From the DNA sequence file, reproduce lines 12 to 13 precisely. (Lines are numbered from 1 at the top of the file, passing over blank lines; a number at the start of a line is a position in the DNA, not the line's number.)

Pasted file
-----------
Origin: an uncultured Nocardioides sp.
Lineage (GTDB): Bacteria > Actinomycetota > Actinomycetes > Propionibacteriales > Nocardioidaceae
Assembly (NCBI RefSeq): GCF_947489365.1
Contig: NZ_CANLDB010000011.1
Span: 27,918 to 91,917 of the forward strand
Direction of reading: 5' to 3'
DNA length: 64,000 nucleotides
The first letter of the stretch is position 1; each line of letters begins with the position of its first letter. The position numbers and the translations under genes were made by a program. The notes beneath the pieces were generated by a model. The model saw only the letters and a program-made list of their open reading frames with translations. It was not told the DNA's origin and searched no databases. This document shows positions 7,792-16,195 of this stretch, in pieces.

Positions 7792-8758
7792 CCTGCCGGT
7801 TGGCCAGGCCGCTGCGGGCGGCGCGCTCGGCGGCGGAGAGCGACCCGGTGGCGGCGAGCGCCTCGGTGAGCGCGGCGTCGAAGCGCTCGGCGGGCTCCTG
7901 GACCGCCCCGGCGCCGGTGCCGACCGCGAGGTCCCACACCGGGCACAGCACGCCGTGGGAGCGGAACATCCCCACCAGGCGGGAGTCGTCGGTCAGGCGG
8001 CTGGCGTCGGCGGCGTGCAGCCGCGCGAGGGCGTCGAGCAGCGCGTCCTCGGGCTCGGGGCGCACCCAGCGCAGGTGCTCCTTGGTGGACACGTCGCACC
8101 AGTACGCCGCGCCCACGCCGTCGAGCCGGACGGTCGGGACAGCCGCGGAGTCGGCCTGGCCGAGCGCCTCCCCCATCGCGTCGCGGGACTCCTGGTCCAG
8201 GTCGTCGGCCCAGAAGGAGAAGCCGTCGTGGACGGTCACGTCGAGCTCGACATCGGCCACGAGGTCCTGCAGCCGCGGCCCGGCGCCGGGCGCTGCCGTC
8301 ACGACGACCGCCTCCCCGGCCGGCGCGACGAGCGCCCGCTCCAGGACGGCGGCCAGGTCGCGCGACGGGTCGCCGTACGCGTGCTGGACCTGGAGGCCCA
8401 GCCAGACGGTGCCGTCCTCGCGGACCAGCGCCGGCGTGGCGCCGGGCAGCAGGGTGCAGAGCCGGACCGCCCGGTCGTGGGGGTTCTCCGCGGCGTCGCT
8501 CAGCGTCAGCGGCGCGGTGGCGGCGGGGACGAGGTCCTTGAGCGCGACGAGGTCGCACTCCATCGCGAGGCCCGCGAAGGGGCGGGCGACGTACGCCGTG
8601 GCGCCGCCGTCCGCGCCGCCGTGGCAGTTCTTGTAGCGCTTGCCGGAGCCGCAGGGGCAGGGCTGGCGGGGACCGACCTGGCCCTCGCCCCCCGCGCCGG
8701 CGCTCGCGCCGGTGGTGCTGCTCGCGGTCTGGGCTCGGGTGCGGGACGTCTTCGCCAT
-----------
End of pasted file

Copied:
7901 GACCGCCCCGGCGCCGGTGCCGACCGCGAGGTCCCACACCGGGCACAGCACGCCGTGGGAGCGGAACATCCCCACCAGGCGGGAGTCGTCGGTCAGGCGG
8001 CTGGCGTCGGCGGCGTGCAGCCGCGCGAGGGCGTCGAGCAGCGCGTCCTCGGGCTCGGGGCGCACCCAGCGCAGGTGCTCCTTGGTGGACACGTCGCACC